Op-Ed: Bring end to cruel treatment


Imagine living your entire life in a box smaller than a phone booth. That is the sad reality for many animals in factory farms today, animals that are raised in cages and pens so small, they often cannot even turn around. Massachusetts has a history of protecting its animals and being a leader on animal welfare issues, but we are starting to fall behind.

Voters will soon have the opportunity to regain the state’s mantle of leadership in the areas of animal welfare, public health, and the environment. A 2016 ballot initiative, the Prevention of Farm Cruelty Act, would require that eggs, veal, and pork products produced or sold in Massachusetts come from animals that were allowed enough space to stand up, turn around, lie down and extend their limbs.

Nine other states and numerous countries have already restricted these types of inhumane farming practices, with more to come. If Massachusetts does not follow suit, we risk becoming a haven for factory farms and all of the societal problems that come with them. By requiring that products sold here be made in a more humane manner, we would be taking a leadership role on this issue and would help bring an end to the brutal living conditions of millions of animals in factory farms.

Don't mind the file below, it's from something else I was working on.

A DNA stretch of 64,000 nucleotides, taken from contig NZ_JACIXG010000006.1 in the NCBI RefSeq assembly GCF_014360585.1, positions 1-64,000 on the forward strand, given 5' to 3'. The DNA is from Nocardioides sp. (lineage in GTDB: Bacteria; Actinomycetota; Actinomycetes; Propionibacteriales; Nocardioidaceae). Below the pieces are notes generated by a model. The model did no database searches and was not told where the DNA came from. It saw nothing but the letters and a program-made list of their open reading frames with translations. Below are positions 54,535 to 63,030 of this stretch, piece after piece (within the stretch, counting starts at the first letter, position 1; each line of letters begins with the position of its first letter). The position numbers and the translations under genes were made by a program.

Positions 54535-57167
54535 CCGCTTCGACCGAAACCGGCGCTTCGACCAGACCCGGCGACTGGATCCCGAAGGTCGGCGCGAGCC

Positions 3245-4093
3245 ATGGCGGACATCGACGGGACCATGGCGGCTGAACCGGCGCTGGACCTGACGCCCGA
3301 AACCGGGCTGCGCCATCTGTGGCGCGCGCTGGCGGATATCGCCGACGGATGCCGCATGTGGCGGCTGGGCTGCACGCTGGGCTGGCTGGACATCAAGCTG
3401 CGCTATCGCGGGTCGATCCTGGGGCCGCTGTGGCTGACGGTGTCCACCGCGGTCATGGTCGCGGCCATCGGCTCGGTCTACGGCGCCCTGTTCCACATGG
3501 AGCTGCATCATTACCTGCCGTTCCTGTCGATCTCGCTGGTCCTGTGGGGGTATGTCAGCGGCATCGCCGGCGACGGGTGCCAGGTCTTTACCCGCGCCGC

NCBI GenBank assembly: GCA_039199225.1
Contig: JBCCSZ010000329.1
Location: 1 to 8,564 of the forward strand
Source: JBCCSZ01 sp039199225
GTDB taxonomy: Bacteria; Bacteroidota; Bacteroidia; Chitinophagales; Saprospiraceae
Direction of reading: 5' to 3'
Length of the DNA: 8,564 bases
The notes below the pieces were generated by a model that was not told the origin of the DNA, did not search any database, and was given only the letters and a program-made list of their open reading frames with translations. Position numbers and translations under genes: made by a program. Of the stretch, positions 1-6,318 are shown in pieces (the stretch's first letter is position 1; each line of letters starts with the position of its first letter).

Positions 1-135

The inhumane methods that the act prohibits are not part of traditional farming.

While these factory farming practices can increase profit margins for the business owners implementing them, the health and environmental costs of these operations are borne by the rest of us. Animals that are packed extremely closely together are typically less healthy than those raised using traditional animal husbandry practices. Disease spreads quickly when animals are so densely housed. To combat illness, the animals are often fed large quantities of antibiotics, which then make it into the food we eat. Furthermore, the land that these operations are built on cannot sustain the amount of waste generated by them, and this can lead to pollution and other significant environmental problems.

History will judge the horrific treatment of animals in factory farms harshly. The basic protections provided by the Prevention of Farm Cruelty Act are long overdue. Massachusetts voters should relish the opportunity that they now have to help end the worst abuses of factory farming and prevent the inhumane confinement of farm animals.

We now are being given the opportunity to protect the health of consumers and the environment and to speak for the millions of farm animals that cannot speak for themselves.

Joseph D. Eisenstadt, a local attorney now in private practice, was formerly a Massachusetts assistant attorney general assigned to the environmental crimes unit.